A remote PC infected with certain malware could take over a client that tries to connect to it, says Check Point Research. Here's how to prevent it.
Microsoft's Remote Desktop Protocol is a pervasive technology built into Windows that allows client PCs and devices to remotely access and control remote computers. But RDP is also a vulnerable technology that has been beset by various security flaws and weaknesses. Hackers like to take advantage of these flaws to target remote desktop accounts and services as a way to infiltrate an organization. A new report by cyber threat intelligence provider Check Point illustrates a specific type of attack known as Reverse RDP.
In a blog post published Thursday, Check Point explained how a Reverse RDP attack works. In this example, an IT staffer tries to connect to a remote computer at the office. However, this computer has already been infected by a particular type of malware. The malware gives the remote PC the ability to attack the IT staffer's computer. This kind of attack is referred to as Reverse RDP because the users think they're controlling the remote PC, but in fact, the opposite is true.
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At Black Hat 2019, Check Point researchers revealed the Reverse RDP vulnerability, proving that a malware-infected remote computer could take over any client PC that connects to it. In October 2019, Microsoft issued a patch (CVE-2019-0887) to correct this flaw. Upon investigation, Check Point learned that the patch itself had certain security holes that would let someone sneak past the fix and recreate the initial exploit. In February 2020, Microsoft released a new patch (CVE 2020-0655) to more effectively correct the Reverse RDP flaw.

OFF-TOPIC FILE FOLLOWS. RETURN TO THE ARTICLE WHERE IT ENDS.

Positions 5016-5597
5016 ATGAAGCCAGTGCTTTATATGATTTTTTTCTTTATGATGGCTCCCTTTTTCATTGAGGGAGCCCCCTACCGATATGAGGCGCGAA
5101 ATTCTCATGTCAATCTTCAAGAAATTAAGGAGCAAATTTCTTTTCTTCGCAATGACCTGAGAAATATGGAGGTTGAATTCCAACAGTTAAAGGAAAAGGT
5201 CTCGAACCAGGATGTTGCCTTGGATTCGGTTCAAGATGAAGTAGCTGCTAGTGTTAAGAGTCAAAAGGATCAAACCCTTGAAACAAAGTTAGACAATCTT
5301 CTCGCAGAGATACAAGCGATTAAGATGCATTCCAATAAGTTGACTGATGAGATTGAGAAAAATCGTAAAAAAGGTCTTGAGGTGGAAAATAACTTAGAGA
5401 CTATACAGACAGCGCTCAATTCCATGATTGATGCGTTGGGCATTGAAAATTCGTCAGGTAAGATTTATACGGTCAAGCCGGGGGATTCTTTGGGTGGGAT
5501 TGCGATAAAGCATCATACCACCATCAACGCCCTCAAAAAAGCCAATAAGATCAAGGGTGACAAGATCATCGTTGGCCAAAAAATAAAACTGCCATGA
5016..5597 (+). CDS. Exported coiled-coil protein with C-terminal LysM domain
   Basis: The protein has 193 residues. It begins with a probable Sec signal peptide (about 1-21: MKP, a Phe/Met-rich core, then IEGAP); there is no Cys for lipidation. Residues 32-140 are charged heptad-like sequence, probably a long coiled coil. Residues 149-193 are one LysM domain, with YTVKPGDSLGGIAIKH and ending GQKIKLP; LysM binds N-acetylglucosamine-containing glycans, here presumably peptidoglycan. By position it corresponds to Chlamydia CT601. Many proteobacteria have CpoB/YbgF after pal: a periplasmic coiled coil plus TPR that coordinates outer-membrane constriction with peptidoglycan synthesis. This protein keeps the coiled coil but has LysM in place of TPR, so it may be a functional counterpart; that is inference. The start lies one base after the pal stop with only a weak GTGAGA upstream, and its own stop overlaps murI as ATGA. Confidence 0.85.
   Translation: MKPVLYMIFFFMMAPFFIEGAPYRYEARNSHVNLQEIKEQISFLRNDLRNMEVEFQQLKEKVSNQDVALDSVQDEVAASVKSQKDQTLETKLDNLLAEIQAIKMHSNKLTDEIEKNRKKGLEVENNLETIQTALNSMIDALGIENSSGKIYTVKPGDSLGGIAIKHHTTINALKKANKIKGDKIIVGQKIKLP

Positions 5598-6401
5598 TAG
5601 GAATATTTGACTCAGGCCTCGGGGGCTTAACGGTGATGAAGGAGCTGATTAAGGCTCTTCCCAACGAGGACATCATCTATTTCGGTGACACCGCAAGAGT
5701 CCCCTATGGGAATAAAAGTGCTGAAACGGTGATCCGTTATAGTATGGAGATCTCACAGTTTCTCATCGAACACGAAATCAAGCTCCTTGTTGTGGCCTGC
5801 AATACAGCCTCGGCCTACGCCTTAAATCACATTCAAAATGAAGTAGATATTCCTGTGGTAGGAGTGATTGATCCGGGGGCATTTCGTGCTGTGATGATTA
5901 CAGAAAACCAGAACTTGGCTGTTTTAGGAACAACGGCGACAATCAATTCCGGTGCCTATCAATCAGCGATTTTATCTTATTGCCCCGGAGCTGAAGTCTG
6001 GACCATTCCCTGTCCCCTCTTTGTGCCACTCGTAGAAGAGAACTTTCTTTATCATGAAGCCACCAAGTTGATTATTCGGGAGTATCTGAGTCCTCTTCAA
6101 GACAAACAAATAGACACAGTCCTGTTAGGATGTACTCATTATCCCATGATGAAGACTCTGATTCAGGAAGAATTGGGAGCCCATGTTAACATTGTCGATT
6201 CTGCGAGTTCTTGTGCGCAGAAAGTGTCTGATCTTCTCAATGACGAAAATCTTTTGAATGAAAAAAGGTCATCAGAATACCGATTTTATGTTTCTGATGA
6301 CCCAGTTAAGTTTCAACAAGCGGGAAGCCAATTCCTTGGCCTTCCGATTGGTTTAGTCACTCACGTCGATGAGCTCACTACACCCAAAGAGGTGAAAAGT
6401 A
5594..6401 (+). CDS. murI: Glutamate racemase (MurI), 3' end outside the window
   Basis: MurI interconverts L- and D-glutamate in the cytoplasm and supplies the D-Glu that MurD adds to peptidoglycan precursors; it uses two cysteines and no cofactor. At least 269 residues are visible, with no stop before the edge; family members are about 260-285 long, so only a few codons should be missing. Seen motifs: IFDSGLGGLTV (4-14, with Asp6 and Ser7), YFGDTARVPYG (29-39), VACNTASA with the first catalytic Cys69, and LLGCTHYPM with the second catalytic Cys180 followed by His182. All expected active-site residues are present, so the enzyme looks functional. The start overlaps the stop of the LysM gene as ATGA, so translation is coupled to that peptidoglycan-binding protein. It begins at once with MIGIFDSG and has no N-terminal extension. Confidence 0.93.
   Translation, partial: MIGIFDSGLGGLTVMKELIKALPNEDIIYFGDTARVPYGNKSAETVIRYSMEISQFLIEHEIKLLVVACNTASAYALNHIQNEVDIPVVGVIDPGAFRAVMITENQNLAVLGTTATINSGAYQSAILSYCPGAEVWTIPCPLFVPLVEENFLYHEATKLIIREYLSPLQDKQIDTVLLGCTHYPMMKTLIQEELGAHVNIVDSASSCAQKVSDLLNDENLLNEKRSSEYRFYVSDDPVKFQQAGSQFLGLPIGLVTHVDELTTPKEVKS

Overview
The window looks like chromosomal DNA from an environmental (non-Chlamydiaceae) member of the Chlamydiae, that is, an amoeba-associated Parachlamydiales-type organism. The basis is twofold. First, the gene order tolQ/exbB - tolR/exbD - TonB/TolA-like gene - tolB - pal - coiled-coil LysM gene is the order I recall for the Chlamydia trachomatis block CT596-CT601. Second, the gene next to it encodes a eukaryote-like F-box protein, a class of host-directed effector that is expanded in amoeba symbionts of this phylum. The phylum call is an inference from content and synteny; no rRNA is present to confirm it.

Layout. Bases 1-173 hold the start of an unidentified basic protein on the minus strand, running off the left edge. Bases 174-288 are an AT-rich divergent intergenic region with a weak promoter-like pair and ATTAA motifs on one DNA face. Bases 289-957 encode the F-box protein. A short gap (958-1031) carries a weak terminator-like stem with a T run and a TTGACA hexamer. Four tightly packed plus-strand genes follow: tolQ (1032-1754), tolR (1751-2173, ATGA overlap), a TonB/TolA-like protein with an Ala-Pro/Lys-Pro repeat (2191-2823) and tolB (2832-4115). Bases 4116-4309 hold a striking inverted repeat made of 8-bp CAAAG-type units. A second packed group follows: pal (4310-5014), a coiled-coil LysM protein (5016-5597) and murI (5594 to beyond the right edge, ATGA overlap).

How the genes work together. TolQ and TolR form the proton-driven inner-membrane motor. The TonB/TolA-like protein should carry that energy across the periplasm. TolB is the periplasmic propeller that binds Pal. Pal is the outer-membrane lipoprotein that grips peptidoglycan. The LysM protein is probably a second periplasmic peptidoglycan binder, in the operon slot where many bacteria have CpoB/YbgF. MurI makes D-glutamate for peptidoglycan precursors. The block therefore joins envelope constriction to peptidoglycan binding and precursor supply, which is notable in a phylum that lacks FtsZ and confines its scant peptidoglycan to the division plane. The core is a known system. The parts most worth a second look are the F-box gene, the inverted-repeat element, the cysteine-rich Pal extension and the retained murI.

However, Check Point discovered an additional vulnerability related to RDP. A Microsoft Windows API function known as "PathCchCanonicalize" is supposed to offer applications the necessary protection against a threat known as Path-Traversal attacks. In these types of attacks, a hacker tricks an application on a computer into reading and divulging the contents of files outside of the root directory used by that application. Without this protection, attackers could gain access to sensitive data in different parts of the file system, allowing them to modify critical files.
In its research, Check Point was able to bypass the official API of Windows that protects against Path-Traversal attacks. Although the initial Reverse RDP flaw was eventually patched correctly, other programs that use the PathCchCanonicalize function are vulnerable to the same type of attack. Check Point said that it has contacted Microsoft with its latest findings.
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To protect your organization against these types of attacks, Omri Herscovici, Vulnerability Research Team leader at Check Point, offers the following commentary:
"Our discovery should be considered in two parts," Herscovici said. "The first part is that IT staff in large enterprises that use Windows should install Microsoft's February Patch, CVE 2020-0655, to make sure their RDP client is protected against the attack we've presented in BlackHat USA 2019. The second part is addressed to developers worldwide. Microsoft neglected to fix the vulnerability in their official API, and so all programs that were written according to Microsoft's best practices will still be vulnerable to a Path-Traversal attack. We want developers to be aware of this threat, so that they could go over their programs and manually apply a patch against it."
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